M1 will do all I want in most cases. A few issues concern me. I use MacVIM and terminal VIM almost exclusively. Also use HomeBrew for some packages (SDL, Python3, PyGame, nnn, ranger and couple of others - minimal). I tend to favour terminal so VIM, Python/SDL/PyGame and nnn/ranger are very handy - can live without terminal email, web, IRC and a few others if updates are needed.

If anyone has any feedback on memory usage and the various terminal apps I would welcome any comments. Thanks in advance!
Like you i have a 2017 5k IMAC and thinking about selling it ,and buying the excellentM1 Mac Mini .i have only had it for six months i think i paid over the odds for it, so i expect to get a lot less than i paid for it.:(I just wish i waited a bit longer to buy one.I never expected the the new Mac to be mind blow-in and only 699.:oops:Like iyou have the pi4 i ordered the Desk pro pi case.The M1 Mac Mini is more than enough for me.:)
 

Roxy.music

macrumors 6502a
Jun 9, 2019
803
85
uk
Personally, I would stick with your 2017 iMac and wait until next year (for new iMac releases), which will likely be more powerful than the current Mac mini. I am in the same boat and waiting to upgrade my 2015 iMac.
I think i will to Andy.I like everybody else was blown away with M1 Mac Mini .I have an old 2012 Mac Mini it seems to be faulty as nothing comes up on the screen 🧔 I don,t know what is up with it ,as it was working the last time i used it.👨
 

skaertus

macrumors 68040
Feb 23, 2009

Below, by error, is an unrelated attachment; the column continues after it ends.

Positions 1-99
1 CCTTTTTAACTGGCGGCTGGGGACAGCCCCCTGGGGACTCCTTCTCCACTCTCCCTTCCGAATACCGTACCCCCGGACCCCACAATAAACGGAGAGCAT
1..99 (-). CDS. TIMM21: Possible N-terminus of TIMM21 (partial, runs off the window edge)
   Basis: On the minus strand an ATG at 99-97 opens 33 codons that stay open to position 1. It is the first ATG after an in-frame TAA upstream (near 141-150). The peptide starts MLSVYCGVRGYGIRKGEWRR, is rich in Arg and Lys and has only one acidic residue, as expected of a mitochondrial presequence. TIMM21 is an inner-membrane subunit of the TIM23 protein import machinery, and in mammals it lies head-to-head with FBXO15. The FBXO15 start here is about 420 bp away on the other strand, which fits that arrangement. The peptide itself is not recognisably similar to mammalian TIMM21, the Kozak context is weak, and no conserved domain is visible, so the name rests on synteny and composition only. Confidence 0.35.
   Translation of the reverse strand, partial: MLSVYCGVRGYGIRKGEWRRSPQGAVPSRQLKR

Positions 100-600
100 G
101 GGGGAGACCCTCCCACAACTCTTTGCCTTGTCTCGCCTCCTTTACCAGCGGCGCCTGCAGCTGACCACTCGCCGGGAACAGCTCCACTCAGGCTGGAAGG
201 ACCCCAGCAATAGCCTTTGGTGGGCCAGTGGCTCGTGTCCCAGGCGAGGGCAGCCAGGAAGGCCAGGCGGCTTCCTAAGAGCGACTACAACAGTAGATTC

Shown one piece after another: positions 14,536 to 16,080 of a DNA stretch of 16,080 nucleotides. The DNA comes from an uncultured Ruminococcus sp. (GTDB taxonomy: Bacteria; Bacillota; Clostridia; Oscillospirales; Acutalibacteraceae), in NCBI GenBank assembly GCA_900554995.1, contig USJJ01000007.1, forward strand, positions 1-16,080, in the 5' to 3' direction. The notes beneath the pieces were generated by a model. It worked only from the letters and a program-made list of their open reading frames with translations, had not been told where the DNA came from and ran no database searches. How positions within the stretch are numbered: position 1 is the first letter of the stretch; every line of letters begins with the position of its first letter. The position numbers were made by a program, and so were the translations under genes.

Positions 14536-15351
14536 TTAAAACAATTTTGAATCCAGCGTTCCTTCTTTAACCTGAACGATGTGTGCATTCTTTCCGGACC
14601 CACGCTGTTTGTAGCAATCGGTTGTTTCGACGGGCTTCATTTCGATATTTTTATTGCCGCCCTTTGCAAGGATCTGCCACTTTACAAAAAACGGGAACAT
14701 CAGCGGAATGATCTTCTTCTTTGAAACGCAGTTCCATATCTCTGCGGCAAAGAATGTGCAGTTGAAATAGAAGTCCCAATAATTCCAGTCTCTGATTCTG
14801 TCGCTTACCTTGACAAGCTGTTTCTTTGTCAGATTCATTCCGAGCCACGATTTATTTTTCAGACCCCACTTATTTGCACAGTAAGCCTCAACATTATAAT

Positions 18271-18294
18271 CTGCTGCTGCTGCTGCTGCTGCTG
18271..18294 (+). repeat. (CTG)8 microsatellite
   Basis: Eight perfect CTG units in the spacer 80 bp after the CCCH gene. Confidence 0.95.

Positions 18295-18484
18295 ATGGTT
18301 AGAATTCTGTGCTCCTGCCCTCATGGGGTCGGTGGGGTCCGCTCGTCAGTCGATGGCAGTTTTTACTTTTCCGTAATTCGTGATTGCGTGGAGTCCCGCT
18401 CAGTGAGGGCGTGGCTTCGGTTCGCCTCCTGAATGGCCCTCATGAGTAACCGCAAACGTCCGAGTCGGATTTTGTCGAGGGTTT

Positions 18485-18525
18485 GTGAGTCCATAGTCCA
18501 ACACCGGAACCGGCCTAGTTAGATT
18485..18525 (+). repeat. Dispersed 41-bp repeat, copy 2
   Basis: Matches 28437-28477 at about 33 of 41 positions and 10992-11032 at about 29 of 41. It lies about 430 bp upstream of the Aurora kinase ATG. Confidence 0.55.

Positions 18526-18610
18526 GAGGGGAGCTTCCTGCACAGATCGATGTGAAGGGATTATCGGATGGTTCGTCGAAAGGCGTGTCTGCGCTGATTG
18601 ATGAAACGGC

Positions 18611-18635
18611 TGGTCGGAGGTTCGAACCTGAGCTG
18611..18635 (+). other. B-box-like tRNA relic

3,751
866
Brazil
Personally, I would stick with your 2017 iMac and wait until next year (for new iMac releases), which will likely be more powerful than the current Mac mini. I am in the same boat and waiting to upgrade my 2015 iMac.
I agree that this would be the better approach. If you like the iMac form factor, then there is one more reason to wait. What if you buy an M1 Mac now, and then Apple releases a brand new redesigned gorgeous iMac next year, equipped with an even more powerful ARM processor, which is very much likely to happen? Will you upgrade again or will you just wish you had not jumped in so soon?
 

Roxy.music

macrumors 6502a
Jun 9, 2019
803
85
uk
I agree that this would be the better approach. If you like the iMac form factor, then there is one more reason to wait. What if you buy an M1 Mac now, and then Apple releases a brand new redesigned gorgeous iMac next year, equipped with an even more powerful ARM processor, which is very much likely to happen? Will you upgrade again or will you just wish you had not jumped in so soon?
There is not much i can do about it now.I am happy with my IMAC. It is a good machine. :)
I had no idea Silicon Macs would be so good.I am not one of these people who have to have the latest stuff.
I will see how it goes it is best to see how it goes.
 

James_C

macrumors 68030
Sep 13, 2002
2,550
1,285
Bristol, UK
I have a Late 2014 Top spec at the time iMac 27". I recently upgraded my Late 2016 MBP and upgraded to a MacBook Air M1 16GB RAM / 1TB SSD. After a week I did a long post about the experience here :


The switch made sense as I love the 27" iMac screen, and dropping down the screen on my portable, made it more portable. Before I traded my 15"MBP in my percentage usage was around

iMac 27" 40%
iPad Pro 12.9" 40%
15" MBP 20%

Now my usage is around

iMac 27" 30%
iPad Pro 30%
13" MBA 40%

I am working from home at the moment.

Given I love the real estate a 27" iMac gives me and my usage, If I only had a iMac I am not sure I would have traded it in for a M1 Mac at this time. My plan is to upgrade my iMac when all the Apps I use are Apple Silicon native (Screenflow is the main hold out at the moment) and Apple releases an Apple Silicon version of the 27" iMac - hopefully with smaller bezels and no chin.